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3. 2005 – Wests Tigers vs North Queensland Cowboys

One of the great fairytales in rugby league history saw the Wests Tigers recover from 13th mid-season to qualify for their first grand final, while the North Queensland Cowboys enjoyed their best season since joining the league to join them in their first-ever decider.

Matthew Bowen opened the scoring for the Cowboys in the ninth minute, before Bryce Gibbs hit back for the Tigers. With scores locked at 6-all five minutes before half-time, talismanic Tigers five-eighth Benji Marshall came up with the play of the day, stepping past the Cowboys’ kick chase before throwing an audacious flick pass to winger Pat Richards. Richards, who had been under an injury cloud before the game, fended Rod Jensen away to score one of the great grand final tries and give the Tigers a 12-6 half time lead.

The sides traded tries in the second half, however when Josh Hannay was unable to convert Matt Sing’s four-pointer in the dying minutes, the black, gold and white faithful knew they could begin to celebrate. A further try to Todd Payten on the siren pushed the margin out to 30-16.

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2. 2016 – Cronulla Sutherland Sharks vs Melbourne Storm

One of the most eagerly awaited grand finals of the modern era saw the Melbourne Storm return to the decider and take on a Cronulla side that hadn’t qualified for a grand final in a united competition since the grand final replay of 1978. The Sharks dominated the first half, but only had a brilliant try to Ben Barba from a scrum play (as well as two goals from James Maloney) to show for it, as the Storm defence repeatedly turned them away.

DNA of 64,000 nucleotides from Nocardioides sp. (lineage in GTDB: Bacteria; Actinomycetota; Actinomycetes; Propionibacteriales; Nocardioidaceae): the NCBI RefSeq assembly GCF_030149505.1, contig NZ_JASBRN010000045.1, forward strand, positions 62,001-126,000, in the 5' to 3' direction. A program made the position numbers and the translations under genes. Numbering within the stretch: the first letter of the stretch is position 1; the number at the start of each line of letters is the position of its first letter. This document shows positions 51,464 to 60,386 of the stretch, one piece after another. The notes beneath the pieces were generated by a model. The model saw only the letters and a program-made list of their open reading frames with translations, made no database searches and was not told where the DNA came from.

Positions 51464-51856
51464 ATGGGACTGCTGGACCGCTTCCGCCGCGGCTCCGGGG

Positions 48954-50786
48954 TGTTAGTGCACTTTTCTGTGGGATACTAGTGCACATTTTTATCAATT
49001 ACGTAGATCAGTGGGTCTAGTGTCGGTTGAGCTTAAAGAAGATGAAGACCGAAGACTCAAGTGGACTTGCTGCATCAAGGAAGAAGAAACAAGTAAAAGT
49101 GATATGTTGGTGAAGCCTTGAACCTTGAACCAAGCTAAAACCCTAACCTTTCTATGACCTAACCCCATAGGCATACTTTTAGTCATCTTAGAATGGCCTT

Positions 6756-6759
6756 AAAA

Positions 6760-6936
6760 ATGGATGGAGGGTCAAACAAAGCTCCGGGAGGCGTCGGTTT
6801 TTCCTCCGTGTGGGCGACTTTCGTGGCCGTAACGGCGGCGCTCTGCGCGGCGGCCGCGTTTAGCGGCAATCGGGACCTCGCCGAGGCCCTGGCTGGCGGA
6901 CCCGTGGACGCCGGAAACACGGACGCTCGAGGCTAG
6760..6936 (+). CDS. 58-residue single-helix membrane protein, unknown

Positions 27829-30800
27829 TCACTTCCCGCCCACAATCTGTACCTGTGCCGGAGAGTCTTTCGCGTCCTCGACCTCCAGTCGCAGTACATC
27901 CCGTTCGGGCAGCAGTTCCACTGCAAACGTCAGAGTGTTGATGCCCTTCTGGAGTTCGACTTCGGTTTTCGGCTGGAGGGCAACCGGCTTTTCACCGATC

The Storm surged in the second half, scoring through Will Chambers and Jesse Bromwich to take the lead with 15 minutes remaining. The Sharks didn’t go away though, peppering the tryline before a barnstorming charge by Andrew Fifita saw him touch down under the posts with 10 minutes to play. The Storm fought back once again, with Chambers making a break inside the final three minutes, but failing to see an unmarked Cooper Cronk on his inside. Even with the siren sounding, the Storm continued to throw the ball around, however the Sharks held on, claiming the club’s first-ever premiership after 50 seasons in the competition, with skipper Paul Gallen famously declaring, “you can turn the porchlights off because we’re coming home with the trophy.”